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It's our turn. Every four years since 1980, South Carolina has had its time in the national spotlight during the presidential primary season.
For most of those 28 years, South Carolina's Republican presidential primary has enjoyed that glaring light. And it's become the barometer state for GOP candidates hoping to get to the White House.
That's because every Republican candidate since 1980 has won the primary in South Carolina before going on to capture the party nomination. That's Ronald Reagan, the senior George Bush, Bob Dole and the junior George Bush – all candidates who were viewed as the "establishment candidates" of their party.
South Carolina has been the "firewall state" that helped weed out those candidates who hoped to rain on the parades of the establishment candidates. That includes John Connelly in 1980, Pat Robertson in 1988 and pretty much John McCain eight years ago.
But what about this year? The Republicans have a crowded field with no clear establishment candidate. That means a lot of Republican candidates will be visiting the state before the Jan. 19 GOP primary. It also means South Carolina will get a lot of attention until then.
But will South Carolina Republicans' track record of picking the candidate who is the ultimate nominee continue? With so many Republican candidates, quite possibly not. It may not be until late spring before we can tell if the GOP primary here remains the crystal ball of revealing the Republican nominee.
Of course, Republicans aren't the only ones to have a "first in the South" race in the Palmetto State anymore. The Democrat's Jan. 26 contest is also a "first in the South" race.
Four years ago, former U.S. Sen. John Edwards, who was born in South Carolina, banked on his native state to get him to the White House. And though he won the primary here, his strategy didn't work. His win here didn't catapult him to victory in the states that followed us to the primary polls as he had hoped. He had to settle for being John Kerry's running mate.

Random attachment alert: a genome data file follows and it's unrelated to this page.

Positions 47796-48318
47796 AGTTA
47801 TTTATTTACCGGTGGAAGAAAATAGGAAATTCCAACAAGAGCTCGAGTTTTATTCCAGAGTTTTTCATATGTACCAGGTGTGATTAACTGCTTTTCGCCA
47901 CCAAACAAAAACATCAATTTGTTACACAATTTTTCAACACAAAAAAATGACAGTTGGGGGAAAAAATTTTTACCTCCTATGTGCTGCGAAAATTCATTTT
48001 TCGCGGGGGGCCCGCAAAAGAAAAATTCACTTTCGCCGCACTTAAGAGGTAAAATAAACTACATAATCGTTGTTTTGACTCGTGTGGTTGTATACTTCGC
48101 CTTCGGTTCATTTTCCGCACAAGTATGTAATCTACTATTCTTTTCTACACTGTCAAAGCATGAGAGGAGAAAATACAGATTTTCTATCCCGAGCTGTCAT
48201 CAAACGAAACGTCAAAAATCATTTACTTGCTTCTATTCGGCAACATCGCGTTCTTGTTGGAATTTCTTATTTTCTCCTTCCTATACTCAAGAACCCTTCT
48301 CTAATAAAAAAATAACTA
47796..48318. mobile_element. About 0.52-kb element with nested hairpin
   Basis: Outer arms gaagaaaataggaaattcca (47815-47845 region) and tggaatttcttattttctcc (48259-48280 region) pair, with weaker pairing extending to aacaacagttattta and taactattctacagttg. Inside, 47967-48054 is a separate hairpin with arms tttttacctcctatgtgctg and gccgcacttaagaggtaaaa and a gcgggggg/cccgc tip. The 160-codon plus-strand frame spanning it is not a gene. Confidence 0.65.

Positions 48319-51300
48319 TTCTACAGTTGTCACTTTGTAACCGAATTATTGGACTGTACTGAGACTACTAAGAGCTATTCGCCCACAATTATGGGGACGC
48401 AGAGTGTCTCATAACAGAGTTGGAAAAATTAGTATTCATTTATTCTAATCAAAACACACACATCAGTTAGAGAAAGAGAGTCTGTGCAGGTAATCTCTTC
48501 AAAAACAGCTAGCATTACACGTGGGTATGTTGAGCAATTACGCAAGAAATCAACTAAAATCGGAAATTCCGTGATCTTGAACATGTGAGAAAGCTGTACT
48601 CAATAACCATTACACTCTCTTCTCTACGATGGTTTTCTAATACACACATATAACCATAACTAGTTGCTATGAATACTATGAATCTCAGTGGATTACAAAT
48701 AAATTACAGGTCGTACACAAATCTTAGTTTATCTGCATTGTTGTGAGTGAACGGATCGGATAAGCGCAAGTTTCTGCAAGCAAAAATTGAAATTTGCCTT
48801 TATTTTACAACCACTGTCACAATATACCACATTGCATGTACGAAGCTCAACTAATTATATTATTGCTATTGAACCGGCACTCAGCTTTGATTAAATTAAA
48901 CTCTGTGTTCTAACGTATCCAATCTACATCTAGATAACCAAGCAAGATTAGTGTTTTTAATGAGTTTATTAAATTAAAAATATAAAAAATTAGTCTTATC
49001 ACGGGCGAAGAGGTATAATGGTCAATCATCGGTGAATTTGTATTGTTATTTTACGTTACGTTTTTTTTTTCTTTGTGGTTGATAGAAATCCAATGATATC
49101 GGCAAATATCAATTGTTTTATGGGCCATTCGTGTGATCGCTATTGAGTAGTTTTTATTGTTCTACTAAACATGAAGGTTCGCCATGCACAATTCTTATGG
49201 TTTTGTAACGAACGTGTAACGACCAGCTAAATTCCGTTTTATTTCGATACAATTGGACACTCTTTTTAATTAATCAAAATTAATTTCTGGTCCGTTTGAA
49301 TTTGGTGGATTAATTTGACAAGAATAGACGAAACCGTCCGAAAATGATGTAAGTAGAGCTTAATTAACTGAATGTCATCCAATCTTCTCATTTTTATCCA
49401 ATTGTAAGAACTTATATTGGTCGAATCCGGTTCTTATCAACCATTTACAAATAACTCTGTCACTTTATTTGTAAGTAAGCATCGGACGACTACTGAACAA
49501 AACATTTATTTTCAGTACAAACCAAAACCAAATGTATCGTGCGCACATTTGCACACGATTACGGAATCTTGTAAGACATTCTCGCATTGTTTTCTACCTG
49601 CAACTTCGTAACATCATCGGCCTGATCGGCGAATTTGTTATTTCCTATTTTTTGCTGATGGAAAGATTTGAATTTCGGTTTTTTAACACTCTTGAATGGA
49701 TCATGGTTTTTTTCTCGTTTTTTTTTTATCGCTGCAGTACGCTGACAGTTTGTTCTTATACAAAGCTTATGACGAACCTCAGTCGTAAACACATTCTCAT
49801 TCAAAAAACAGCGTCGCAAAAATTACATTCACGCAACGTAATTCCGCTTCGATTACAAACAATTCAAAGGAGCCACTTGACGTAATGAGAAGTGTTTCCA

But what about this year? Can Edwards, who placed a solid second in Iowa's contest but a distant third in New Hampshire's primary, win here, or even prove that he's still viable?
Or will the race here be the springboard to nominate either the former first lady and U.S. Sen. Hillary Clinton or U.S. Sen. Barack Obama as the 2008 Democratic candidate for president? We simply don't have a clue.
But we are enjoying our days in the spotlight. And we hope you are, too. You should. Whether you consider yourself a Democrat, Republican or independent, you should take this process seriously.
We hope you're paying attention to what the candidates are saying as they court our votes. We also hope you'll take advantage of opportunities to see the candidates speak when they visit our state – as such opportunities are truly rare.
Most of all during this process, we hope you'll find a candidate that resonates with your beliefs. And we hope you'll vote for him or her on Jan. 19 or Jan. 26.